Have you ever lived through a situation so tough you wanted to quit? We all have! Sometimes quitting is the right move, but often the best results come when we push through the frustration. Meaningful learning happens when you let yourself struggle, make mistakes, explore, and keep going.
Recently, I experienced this myself when I took on a new curriculum project. Suddenly I found myself lost amongst writer’s manuals and directions that didn’t make sense. I contemplated giving up, but there was something in the messiness of the project that seemed interesting. That spark of interest was enough for me to persevere through my uncomfortable feelings.
This got me thinking (as always!) about how kids learn. It’s hard to persist through things that don’t seem interesting at all. But when we can spark kids’ interest, they will be more likely to take on challenging work. Help your child develop perseverance skills with these ideas:
When I was teaching, my colleagues and I started to implement “mucking about” time into our unit plans. This was a chance for students to freely explore the topic we were studying with no expectations and no pressure. Sometimes after mucking about, kids would come back confused. But that confusion led to good questions, which then led to good learning!
Home can be the perfect place to allow this type of casual exploration. Without the expectations of the classroom, kids can be free to explore, ask questions, and be confused without consequence.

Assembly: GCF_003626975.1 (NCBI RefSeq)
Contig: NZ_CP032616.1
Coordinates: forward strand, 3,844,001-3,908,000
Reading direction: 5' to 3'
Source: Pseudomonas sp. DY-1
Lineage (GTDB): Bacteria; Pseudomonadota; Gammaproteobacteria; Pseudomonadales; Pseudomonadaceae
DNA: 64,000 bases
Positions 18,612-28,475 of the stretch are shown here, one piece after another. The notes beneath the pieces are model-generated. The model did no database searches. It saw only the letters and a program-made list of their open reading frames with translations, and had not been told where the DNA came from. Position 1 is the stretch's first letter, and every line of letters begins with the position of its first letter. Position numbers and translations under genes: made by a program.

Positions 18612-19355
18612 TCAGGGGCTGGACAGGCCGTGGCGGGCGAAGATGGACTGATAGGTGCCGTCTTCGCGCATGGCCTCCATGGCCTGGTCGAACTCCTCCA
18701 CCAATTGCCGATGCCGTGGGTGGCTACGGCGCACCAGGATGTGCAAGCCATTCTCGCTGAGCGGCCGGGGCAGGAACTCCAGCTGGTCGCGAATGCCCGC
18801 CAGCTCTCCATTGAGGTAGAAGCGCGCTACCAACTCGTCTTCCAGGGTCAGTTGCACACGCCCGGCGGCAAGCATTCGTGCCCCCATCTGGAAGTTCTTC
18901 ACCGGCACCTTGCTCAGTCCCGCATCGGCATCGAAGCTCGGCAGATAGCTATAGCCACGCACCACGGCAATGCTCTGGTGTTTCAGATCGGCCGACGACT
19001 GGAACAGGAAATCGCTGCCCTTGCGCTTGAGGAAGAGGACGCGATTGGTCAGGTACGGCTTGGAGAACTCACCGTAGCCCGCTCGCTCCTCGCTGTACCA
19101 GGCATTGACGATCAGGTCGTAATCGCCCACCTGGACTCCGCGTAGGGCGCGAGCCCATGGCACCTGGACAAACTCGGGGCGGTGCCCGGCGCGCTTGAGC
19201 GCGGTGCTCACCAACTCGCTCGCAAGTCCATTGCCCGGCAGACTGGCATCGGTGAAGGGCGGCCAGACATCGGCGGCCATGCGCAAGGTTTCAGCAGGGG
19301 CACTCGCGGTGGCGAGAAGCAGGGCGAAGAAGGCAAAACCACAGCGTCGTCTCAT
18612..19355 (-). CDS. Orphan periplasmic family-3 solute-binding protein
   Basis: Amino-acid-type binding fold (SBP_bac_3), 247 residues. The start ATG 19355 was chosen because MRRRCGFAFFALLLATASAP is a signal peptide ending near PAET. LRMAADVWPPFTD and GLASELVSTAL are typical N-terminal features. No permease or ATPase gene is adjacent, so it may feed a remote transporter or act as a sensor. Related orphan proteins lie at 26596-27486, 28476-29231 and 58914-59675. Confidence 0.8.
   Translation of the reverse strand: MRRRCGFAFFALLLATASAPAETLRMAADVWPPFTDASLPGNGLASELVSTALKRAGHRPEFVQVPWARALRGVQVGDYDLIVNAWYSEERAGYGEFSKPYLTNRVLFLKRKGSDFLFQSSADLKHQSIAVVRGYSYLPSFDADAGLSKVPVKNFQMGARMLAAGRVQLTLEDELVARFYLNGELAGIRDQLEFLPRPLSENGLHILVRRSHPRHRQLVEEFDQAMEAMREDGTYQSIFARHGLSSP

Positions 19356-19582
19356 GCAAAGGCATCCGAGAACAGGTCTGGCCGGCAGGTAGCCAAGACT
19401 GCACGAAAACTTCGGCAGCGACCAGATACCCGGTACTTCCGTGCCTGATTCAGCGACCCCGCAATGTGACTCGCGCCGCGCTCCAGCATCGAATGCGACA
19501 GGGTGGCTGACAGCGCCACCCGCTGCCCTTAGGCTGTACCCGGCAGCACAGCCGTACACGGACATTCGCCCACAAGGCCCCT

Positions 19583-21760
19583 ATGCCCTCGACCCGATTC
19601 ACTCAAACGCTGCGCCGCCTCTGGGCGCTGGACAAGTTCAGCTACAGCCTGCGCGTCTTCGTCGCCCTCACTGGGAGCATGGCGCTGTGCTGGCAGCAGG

Talk to your kids about confusion and help them realize that it’s a normal part of learning. We don’t snap our fingers and suddenly know how to read, just like we don’t learn how long division works overnight. Learning is a culmination of struggles, curiosity, and perseverance.
Sometimes kids give up because they feel like learning really hard things should be easy. They feel like something is wrong with them for not understanding right away when that couldn’t be further from the truth. Make sure your child understands that learning can be challenging and that learning happens by wading through the confusion.
Share Your Struggles
Just like it’s important to talk to your kids about their learning, it’s helpful to talk about your own learning too. When I shared with my six-year-old how I was struggling with understanding the curriculum project, she was shocked. From her perspective, I had things all figured out (ha!) and never struggled to learn something new. This led to a great conversation about how challenges can be the greatest learning opportunities.
Have a Growth Mindset
Communicating the power of perseverance is a key part of helping kids develop a growth mindset. Growth mindset is the idea that intelligence isn’t fixed, but is something that is developed through hard work and effort. As Carol Dweck, the researched behind growth mindset says, “This view creates a love of learning and a resilience that is essential for great accomplishment.” Embracing the messiness of learning can help your kids engage with and appreciate the process.
It’s really hard to teach kids perseverance and how to sit with uncomfortable feelings. But it’s so important! Imagine all the opportunities and accomplishments we’d give up if we never pushed through things that were hard. Let’s help our kids keep going, even when things get tough.